Africa Theater

The Economist: Should the West back Ethiopia?

We noted that the current (Feb. 22) issue of The Economist has an uncharacteristically favorable article on Eritrea, saying it can "help or hinder progress in the Horn." The same issue has an equally uncharacteristic slap at the rival Ethiopian regime, asking "Should the West go on helping a repressive Ethiopia?" It starts out with an outline of aid projects in Ethiopia, as if "the West's" only interest in Africa was fighting poverty. Only at the very end does it mention the strategic struggle in Somalia which is driving the West's alliance with Addis Ababa. This is pretty indicting, but we smell empty hand-wringing—or, at best, a warning that Meles Zenawi may not prove to be a stable proxy in the long run... An excerpt from The Economist:

Guinea: rights abuses under martial law

From Human Rights Watch via Reuters, Feb. 16:

Dakar — The Guinean government has failed to control security forces responsible for rapes, robberies and more than 110 killings since mid-January, Human Rights Watch said today. After the imposition of martial law on February 12, security forces committed numerous abuses during house-to-house searches for weapons earlier seized by a small group of violent protesters from police stations and other government installations. "Guinean security forces are using martial law as an excuse to terrorize ordinary Guineans," said Peter Takirambudde, Africa director at Human Rights Watch. "Under the guise of reestablishing law and order, they're acting like common criminals, beating, robbing and brutalizing the population they're supposed to protect."

Africa Command: "Follow the oil"

President Bush has approved plans to create a Pentagon command for Africa, a move that reflects increasing US strategic interests in the continent. Bush said in a Feb. 13 statement that he had asked Defense Secretary Robert Gates to get the new "Africom" up and running by the end of September 2008. "This new command will strengthen our security cooperation with Africa and create new opportunities to bolster the capabilities of our partners in Africa," Bush said. "Africa Command will enhance our efforts to bring peace and security to the people of Africa and promote our common goals of development, health, education, democracy and economic growth in Africa." But Josh Rushing, al-Jazeera’s military analyst, told the network's Inside Story program that Africa Command came down to "following the oil." (Temoust, Niger, Feb. 13)

Architect of Darfur genocide wants to lead African Union

Do we laugh or do we cry? From Inter-Press Service, Jan. 29:

Resolving the conflicts in Somalia and Darfur will extend well beyond the two-day African Union (AU) summit, according to academics and civil society activists.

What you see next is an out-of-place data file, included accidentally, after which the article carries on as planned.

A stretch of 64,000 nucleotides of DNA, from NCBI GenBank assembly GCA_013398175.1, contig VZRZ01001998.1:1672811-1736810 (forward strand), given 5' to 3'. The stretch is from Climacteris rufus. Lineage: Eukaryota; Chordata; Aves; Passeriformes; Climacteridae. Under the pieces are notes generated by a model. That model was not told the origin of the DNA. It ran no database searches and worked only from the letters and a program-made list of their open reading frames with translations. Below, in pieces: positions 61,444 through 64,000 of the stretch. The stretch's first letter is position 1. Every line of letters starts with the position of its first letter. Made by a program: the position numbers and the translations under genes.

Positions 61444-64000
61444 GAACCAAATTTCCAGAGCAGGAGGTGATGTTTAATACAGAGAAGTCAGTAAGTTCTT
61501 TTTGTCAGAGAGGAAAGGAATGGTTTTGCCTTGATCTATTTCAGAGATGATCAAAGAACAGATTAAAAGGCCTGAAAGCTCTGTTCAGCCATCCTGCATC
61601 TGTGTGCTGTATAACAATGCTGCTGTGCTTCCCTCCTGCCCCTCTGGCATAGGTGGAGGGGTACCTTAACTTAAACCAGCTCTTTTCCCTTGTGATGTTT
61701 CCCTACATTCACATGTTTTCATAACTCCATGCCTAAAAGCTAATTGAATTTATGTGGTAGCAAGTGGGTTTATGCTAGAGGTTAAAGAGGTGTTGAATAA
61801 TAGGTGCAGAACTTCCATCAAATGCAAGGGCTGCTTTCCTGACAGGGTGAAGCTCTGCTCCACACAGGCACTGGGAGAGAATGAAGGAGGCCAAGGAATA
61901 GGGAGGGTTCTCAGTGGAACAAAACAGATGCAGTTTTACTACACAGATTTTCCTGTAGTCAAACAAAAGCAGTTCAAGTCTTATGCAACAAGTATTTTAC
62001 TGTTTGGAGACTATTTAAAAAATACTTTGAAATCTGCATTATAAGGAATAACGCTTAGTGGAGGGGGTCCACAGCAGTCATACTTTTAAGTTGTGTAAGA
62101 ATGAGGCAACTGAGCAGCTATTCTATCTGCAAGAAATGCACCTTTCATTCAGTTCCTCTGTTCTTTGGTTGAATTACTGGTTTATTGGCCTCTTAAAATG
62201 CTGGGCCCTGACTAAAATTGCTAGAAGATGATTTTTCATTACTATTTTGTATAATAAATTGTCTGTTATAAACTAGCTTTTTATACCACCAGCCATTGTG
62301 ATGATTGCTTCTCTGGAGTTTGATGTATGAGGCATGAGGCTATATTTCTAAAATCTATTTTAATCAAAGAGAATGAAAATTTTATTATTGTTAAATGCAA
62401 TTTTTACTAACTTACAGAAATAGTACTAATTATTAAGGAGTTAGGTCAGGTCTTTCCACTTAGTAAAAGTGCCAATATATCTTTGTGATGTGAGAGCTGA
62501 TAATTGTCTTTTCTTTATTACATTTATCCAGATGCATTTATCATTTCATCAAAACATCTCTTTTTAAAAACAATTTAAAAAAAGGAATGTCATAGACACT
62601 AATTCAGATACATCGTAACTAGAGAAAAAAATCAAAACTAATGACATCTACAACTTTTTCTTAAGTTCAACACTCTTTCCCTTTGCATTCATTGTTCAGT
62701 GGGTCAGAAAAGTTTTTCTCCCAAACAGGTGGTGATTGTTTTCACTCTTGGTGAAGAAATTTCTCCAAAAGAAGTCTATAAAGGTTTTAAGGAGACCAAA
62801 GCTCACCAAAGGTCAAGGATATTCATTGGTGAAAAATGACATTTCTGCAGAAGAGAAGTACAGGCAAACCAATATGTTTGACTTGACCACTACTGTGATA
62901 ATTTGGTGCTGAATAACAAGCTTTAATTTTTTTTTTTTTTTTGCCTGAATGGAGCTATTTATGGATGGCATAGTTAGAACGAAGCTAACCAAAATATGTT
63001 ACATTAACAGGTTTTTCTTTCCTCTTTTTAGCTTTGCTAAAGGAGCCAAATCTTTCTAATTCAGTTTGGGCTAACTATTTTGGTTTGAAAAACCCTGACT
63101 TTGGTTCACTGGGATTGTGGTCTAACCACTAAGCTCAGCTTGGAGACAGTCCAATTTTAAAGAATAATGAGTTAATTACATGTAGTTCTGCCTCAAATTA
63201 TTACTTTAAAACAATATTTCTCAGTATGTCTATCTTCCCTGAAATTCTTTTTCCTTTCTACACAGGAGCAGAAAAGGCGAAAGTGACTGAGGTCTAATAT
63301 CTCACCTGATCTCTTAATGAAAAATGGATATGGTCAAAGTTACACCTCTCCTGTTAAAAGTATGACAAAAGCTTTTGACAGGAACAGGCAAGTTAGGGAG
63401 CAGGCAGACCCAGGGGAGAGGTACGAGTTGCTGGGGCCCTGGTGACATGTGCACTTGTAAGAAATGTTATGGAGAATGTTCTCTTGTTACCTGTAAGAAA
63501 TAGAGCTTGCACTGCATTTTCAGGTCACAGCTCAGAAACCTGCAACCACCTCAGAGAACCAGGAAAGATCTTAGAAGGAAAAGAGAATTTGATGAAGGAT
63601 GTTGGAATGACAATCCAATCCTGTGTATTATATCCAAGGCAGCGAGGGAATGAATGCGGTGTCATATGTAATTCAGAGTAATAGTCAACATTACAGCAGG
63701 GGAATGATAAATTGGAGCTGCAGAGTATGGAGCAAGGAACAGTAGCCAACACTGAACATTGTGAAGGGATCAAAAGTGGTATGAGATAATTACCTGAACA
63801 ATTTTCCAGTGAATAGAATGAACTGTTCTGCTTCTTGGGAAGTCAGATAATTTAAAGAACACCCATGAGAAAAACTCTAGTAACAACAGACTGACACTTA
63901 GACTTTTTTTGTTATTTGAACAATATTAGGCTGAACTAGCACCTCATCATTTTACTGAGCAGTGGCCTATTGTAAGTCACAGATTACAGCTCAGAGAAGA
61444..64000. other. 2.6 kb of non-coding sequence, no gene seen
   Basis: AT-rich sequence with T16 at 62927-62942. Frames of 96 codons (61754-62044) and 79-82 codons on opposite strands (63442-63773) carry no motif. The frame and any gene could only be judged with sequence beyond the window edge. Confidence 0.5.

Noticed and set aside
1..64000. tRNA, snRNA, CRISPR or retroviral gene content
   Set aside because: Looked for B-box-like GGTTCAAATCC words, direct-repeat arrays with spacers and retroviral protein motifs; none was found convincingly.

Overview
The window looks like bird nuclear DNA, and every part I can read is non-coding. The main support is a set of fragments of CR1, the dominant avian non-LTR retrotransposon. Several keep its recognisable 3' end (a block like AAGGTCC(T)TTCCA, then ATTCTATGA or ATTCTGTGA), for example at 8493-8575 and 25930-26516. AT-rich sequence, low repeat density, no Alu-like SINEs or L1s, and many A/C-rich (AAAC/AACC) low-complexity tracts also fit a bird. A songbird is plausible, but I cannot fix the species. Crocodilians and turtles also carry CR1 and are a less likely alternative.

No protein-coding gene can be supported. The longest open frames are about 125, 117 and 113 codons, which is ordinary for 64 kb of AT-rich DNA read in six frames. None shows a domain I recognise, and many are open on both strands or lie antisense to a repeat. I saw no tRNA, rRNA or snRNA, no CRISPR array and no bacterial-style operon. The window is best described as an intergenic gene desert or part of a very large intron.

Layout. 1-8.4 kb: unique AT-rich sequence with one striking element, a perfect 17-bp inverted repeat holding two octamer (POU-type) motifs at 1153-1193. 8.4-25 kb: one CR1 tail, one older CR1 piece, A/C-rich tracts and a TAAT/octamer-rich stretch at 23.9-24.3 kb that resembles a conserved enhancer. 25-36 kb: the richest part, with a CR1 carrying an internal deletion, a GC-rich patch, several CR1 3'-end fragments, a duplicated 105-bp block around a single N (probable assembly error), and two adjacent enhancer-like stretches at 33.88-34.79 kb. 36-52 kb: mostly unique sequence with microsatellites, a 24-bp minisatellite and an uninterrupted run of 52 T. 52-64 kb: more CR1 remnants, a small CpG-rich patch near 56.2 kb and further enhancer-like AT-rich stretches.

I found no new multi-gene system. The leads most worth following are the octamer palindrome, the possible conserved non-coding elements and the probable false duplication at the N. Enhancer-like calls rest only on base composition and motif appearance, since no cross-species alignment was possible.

Ethiopian troops hunt down Oromo refugees in Somalia

Ethiopian occupation troops in Somalia are reportedly hunting down Ethiopian Oromo refugees living in the country. Allied Somali militias are also said to be abducting Oromos and handing them over to Ethiopian troops for reward money. Ethiopian forces in Somalia are reportedly claiming that the refugees are all members of the Oromo rebel forces fighting the Ethiopian government.

Somalia: US raids wiped out nomads; Kenya next domino?

Last week's US air raids in the Lower Juba region of southern Somalia near the Kenyan border, caused heavy civilian casualties, according to local reports. Some of the attacks apparently hit groups of nomadic herdsmen on their way to watering holes. Reports of civilian casualites run as high as 80 dead, with large numbers of cattle, goats and other livestock wiped out as well. Thousands of local residents are said to be fleeing towards the border. But with the border sealed, aid workers from Doctors Without Borders and other groups have been unable to cross into the region from Kenya to assist or verify the claims. The air strikes near the towns of Hagar, Bur Gabo, Banka Jiro, Bada Madow and Ras Kamboni areas are said to have continued for three days. (HornAfrik Radio via BBC Monitoring, Jan. 11)

Somalia: facts of US air-strike disputed; exiles deported for opposing intervention

Ethiopian and US forces are still in pursuit of three supposed al-Qaida militants originally said to have been killed in the US airstrike of Jan. 8, with an anonymous "senior US official" in Kenya telling AP that they all survived the raid. The official confirmed the US "special operations forces" were in Somalia, but said they were focused only on tracking down the suspected terrorists and not members of the Somali Islamist militia. "The three high-value targets are still of intense interest to us," the official said. "What we're doing is still ongoing, we're still in pursuit, us and the Ethiopians."

Somalia: US airstrikes, anti-Ethiopia resistance

Unknown Somali fighters opened fire with automatic weapons and launched rockets at Ethiopian and allied Somalian troops in Mogadishu Jan. 9. The attack came as the troops had established themselves in a building formerly used by the police force. No casualties have yet been reported, but the gunfight lasted several minutes, and was the second attack targeting Ethiopian troops in Somalia's capital in the past three days. Somalia's Ethiopia-backed interim government has postponed plans to disarm the public for the moment, but pledges to carry them out—by force if necessary. (Garowe Online, Somalia, Jan. 9)

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